With students vacating college campuses for much of last year during the Covid-19 panic, one might suspect a brief respite in speech-policing affecting students.
But the pandemic instead brought entirely new challenges, particularly students speaking in class via Zoom and other online video methods that could be monitored by foreign governments. In some cases, the Chinese government – buttressed by a relatively new law meant to punish dissidents – were able to view classroom discussions and identify students or professors who spoke critically of the Chinese Communist Party.
Over at the Foundation for Individual Rights in Education, Sarah McLaughlin has the details:
When campuses scrambled to continue classes last spring while COVID-19 spread rapidly in the United States, many universities joined other industries in turning to video communication services, Zoom especially. For its part, Zoom encouraged academia’s use of its service. The company’s website boasts that more than 10,000 schools use Zoom and shares glowing testimonials from universities.
But it did not take long for activists and dissidents to warn that the biggest concerns about Zoom might not be distracting virtual backgrounds or pets interrupting meetings. In June, Zoom admitted that, in accordance with requests from Chinese officials, the company had closed accounts of a handful of users located outside of mainland China after they hosted events commemorating victims of the Tiananmen Square Massacre. In a statement, the company wrote: “Just like any global company, we must comply with applicable laws in the jurisdictions where we operate. When a meeting is held across different countries, the participants within those countries are required to comply with their respective local laws.”
To make things worse, U.S. Immigration and Customs Enforcement threatened to send foreign students home if classes at their school were being offered solely online during the pandemic. That would have meant sending many students back to regimes in their homelands that punish free speech with prison sentences.
Further, Zoom came under pressure to cancel several talks by controversial figures on campus, demonstrating the power technology companies have to regulate speech:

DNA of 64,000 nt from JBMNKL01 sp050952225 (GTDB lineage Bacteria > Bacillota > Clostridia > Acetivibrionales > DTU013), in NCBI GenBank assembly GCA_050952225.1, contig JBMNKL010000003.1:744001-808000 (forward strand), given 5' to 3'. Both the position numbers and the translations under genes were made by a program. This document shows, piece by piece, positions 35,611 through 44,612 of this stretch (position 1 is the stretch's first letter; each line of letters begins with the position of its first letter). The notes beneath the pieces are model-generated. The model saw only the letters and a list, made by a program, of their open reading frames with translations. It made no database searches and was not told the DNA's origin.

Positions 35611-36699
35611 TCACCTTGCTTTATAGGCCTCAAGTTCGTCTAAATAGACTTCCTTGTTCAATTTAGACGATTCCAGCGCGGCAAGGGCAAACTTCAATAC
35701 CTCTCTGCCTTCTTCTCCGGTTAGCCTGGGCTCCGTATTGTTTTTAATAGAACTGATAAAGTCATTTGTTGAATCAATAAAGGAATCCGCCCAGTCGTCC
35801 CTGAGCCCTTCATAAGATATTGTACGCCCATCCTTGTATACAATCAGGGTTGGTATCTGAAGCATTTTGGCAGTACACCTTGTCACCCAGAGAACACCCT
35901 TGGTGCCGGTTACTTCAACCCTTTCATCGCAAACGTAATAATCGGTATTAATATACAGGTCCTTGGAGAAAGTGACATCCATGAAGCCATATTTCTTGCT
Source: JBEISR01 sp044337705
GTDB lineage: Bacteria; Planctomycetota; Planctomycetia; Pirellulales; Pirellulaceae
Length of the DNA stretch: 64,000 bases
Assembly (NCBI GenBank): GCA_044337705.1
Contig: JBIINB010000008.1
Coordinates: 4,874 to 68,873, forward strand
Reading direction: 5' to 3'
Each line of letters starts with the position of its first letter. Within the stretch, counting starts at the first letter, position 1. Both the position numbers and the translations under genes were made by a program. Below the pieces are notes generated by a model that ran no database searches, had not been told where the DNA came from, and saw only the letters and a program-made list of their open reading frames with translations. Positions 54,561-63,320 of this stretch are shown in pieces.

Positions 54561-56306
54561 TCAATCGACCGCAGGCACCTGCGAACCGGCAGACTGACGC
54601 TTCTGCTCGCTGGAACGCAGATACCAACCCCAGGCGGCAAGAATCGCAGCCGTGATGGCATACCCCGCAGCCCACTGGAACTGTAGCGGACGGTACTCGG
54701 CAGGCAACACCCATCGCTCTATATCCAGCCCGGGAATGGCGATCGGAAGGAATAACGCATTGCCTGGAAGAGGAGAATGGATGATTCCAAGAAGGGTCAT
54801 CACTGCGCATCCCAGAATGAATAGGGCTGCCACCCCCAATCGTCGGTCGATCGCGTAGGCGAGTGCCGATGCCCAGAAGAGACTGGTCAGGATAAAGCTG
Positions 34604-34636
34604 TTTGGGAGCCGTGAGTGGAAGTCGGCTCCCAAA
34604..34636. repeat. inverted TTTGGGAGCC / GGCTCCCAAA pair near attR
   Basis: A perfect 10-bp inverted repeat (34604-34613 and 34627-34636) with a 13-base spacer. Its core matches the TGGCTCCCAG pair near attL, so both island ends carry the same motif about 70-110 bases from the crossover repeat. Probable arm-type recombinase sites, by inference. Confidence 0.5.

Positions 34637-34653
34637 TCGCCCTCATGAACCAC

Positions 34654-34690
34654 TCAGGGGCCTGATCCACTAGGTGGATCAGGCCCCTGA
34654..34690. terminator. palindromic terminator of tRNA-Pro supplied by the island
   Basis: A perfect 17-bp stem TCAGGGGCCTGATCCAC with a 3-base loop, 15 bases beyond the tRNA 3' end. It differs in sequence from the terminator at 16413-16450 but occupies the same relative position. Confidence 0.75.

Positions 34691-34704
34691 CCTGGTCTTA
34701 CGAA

However, it would be a mistake to assume that China is the only weight pressing on Zoom executives’ minds. This September, Zoom acceeded to demands to cancel two San Francisco State University faculty members’ video discussion with Leila Khaled and questionably cited federal statutes prohibiting material support for terrorism in the cancellation. Khaled is known for being the first woman to hijack an airplane, and did so in support of the Popular Front for the Liberation of Palestine. Like dominoes, other events featuring Khaled or about Zoom’s ban against her were quickly canceled by Zoom at other universities.
While Khaled is an unsympathetic figure to many — targets of censorship often are — Zoom’s heavy-handed decision sounded the alarm that these services could be a new weak point for academic freedom. As the content of college classroom teachings or reading material continues to be an attractive target for political figures across the political spectrum, it is too easy to imagine Zoom fielding increasingly frequent calls to shut down academic debates and classroom events about other hot-button issues like race, religion, or gender.
Svetlana Mintcheva, Director of Programs at NCAC, explained, “When a private company controls the virtual space in which University classes and meetings are conducted and that company decides to refuse its platform to an academic program because of the viewpoints to be expressed in it, principles of academic freedom are in peril.”
Read the whole thing here.
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